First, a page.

The year 1982 was a big one for Santa Fe, New Mexico. Not only did the population reach 50,000, but the Metropolitan Planning Organization (MPO) was also created as a result of the population increase.
The MPO is now a vital part of the community, helping members of the community swiftly make their way through the city via whichever means of transportation they choose. The organization is made up of four different segments of the city's government: Santa Fe County, City of Santa Fe, the Pueblo of Tesuque and the New Mexico Department of Transportation.
According to Eric Aune, Transportation Planner for the MPO, there are three staff members from the City of Santa Fe who help manage cooperation and consistency among all transportation projects; promote a transportation system that is efficient environmentally, fiscally and for the public's use; enhances community connectivity; and serves the transportation needs of the public.
Over the last several years, the MPO has developed a few programs that help with diversifying transportation. In each of these, the MPO thought long term. Some of these transportation plans cover bicycling (established in 2012), walking (established in 2015) and public transportation (established in 2015).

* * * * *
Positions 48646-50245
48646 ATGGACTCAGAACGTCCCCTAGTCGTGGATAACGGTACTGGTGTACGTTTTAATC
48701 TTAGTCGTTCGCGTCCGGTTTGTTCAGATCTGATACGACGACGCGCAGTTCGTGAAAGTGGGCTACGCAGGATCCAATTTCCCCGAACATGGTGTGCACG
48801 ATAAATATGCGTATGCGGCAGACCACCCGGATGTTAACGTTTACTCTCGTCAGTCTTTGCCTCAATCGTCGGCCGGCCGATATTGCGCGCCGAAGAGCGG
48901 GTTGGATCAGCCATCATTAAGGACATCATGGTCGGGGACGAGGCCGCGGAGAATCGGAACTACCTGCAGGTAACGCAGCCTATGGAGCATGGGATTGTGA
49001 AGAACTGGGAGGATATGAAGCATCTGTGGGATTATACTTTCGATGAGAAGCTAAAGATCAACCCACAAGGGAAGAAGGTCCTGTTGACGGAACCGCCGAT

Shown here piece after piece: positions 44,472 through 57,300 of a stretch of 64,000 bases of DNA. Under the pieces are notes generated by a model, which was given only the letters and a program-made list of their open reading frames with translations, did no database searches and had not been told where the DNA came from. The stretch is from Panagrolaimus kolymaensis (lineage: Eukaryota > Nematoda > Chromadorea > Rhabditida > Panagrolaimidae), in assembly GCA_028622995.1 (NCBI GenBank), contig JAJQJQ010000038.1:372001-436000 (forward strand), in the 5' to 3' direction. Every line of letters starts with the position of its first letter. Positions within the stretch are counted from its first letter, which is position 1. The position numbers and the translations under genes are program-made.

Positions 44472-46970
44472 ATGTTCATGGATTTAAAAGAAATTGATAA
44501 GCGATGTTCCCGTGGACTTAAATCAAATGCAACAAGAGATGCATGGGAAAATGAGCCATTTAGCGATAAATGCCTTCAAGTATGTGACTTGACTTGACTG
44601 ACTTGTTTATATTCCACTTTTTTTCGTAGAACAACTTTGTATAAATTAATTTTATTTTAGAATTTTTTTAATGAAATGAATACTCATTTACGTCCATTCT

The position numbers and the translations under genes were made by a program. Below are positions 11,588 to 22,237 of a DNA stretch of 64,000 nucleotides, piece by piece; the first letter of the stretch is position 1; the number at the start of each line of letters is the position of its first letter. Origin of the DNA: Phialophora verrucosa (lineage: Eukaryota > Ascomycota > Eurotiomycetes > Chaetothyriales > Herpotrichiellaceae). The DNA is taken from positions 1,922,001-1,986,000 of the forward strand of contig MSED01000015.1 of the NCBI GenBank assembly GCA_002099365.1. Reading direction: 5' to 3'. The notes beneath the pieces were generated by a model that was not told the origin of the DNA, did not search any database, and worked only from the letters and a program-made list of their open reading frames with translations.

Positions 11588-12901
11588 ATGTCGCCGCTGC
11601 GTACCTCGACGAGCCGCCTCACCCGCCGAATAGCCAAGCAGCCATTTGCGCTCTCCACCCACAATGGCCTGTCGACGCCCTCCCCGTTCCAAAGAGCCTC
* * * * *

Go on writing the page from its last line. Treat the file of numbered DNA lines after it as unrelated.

"Whether you drive, walk, bicycle or bus, the MPO is an integral player for the entire transportation network in the region," Aune says. "The Santa Fe MPO is committed to investing in a transportation system that enhances the livability of our region and adds value for our residents and visitors. It is estimated that the MPO will help to plan for, request and oversee approximately $232.3 million for diverse transportation projects by 2040."
Aune says to keep an eye out for recent initiatives from the MPO, some of which may affect traffic patterns. These include encouraging more bicyclists and pedestrians to use the passage on Guadalupe Street between Alameda and Peseo De Peralta. There will also be a new trail underpass at St. Francis near Cerrillos, Aune says, in attempt to connect the Acequia Trail with the Rail Trail for more ease of use.
Those who frequent the River Trail between Frenchy's Park and Siler, plans to extend the trail will likely enter the construction phase this summer. For parents on the Southside of the city, in order to improve school traffic, there will be improvements made to Agua Fria Street and South Meadows Road. The modified interchange at I-25 and NM 14, affectionately known as Diverging Diamond, is also near completion.